Re: Documentation Standards was Re: [ox-en] UserLinux
- From: "Niall Douglas" <s_fsfeurope2 nedprod.com>
- Date: Wed, 10 Dec 2003 03:14:51 -0000
On 8 Dec 2003 at 21:10, Russell McOrmond wrote:
You are confusing a freedom with a business model. It needs to be
understood that collecting royalty payments is simply one business
model among many, and for software it is a poor business model.
There is nothing in the GPL that says you cannot commercialise the
software, and all the commercial companies working with GPL software
including my own is proof of that. What you can't do is charge
royalty fees on the software, and can't take rights away from your
customers that were granted to you.
Companies producing GPL software are a tiny fraction of overall
production. I would expect that BSD/MIT production by commercial
entities is far bigger.
The majority of all software production is for bespoke solutions -
yet very rarely will they use a GPL library though in fact releasing
the source would cause no harm as a bespoke solution is part of a
much larger solution and thus won't hurt the company's position.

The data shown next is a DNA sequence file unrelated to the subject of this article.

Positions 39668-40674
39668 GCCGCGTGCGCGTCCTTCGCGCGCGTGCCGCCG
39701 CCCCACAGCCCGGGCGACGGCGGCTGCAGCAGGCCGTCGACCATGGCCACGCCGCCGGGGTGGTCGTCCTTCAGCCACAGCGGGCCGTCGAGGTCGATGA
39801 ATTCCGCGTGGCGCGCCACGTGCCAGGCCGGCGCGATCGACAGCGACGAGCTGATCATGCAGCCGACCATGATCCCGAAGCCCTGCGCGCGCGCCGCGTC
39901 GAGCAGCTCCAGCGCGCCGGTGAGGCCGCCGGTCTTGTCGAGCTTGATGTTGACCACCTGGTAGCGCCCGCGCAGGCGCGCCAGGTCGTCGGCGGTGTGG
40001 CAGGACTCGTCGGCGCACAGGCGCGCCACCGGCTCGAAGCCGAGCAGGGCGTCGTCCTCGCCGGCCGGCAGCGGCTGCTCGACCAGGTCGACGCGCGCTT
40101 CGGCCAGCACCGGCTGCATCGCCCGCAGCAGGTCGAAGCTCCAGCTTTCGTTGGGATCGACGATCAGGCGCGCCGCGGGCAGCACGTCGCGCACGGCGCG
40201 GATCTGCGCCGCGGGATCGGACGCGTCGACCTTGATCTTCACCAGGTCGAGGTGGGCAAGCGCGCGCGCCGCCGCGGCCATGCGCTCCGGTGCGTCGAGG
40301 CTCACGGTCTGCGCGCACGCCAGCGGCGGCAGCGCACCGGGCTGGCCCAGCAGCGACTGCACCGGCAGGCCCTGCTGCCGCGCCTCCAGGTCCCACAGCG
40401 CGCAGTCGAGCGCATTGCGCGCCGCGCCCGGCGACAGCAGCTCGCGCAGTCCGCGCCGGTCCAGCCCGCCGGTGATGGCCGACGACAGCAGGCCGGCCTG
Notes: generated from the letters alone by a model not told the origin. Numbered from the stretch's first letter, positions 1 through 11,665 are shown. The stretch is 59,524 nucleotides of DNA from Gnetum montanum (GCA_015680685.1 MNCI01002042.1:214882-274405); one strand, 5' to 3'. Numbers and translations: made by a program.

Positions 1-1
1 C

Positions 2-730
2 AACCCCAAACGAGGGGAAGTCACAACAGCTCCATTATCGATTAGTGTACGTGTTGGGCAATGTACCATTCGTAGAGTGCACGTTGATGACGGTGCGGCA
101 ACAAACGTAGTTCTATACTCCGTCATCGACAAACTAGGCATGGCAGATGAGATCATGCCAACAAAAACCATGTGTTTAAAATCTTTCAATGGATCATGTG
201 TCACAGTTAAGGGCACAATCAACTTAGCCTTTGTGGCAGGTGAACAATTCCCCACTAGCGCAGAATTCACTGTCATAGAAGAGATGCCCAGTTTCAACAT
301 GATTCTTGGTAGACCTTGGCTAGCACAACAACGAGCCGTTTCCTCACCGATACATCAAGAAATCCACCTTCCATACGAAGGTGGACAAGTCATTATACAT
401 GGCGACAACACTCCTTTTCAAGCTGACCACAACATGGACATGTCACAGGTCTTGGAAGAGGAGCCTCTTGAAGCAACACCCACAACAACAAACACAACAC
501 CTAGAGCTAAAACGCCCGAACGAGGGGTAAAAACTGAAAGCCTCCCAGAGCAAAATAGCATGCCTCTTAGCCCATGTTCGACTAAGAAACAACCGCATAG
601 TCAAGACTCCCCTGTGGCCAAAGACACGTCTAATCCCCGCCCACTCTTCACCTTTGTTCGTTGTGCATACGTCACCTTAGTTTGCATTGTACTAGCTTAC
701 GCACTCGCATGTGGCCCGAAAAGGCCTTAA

There's a reason for that, it's because most bespoke solutions
generate their real profit through supporting it. A company with the
development contract wants the support contract and so will tend to
keep as much secret as possible to ensure they get it even though it
wouldn't make any difference. Since programmers are rarely CEO's,
this mentality won't change.
Meanwhile, all those companies duplicate functionality which has been
written thousands of times before. When I think of "free software",
the biggest most important characteristic is that we eliminate this
inefficiency. The GPL creates that, therefore if for no other reason
the GPL is broken.
You charging a royalty fee for my work is an infringement of my
creative rights that is in many ways far worse than simple
non-payment forms of copyright infringement. This is why I very
deliberately use copyleft licenses for software where I am the
originator of the project. I will sometimes not contribute to
existing projects because of non-copyleft licenses like the BSD/MIT
license, and run Linux over BSD largely because of the use of the
GPL over BSD license.
The true engineer uses the right combination of tools of all those
available. I endeavour to use any language, OS or provider to achieve
the best solution possible though obviously, I have personal
To not do so produces substantially inferior work. You should
seriously question how good your programming can ever possibly be
with those attitudes.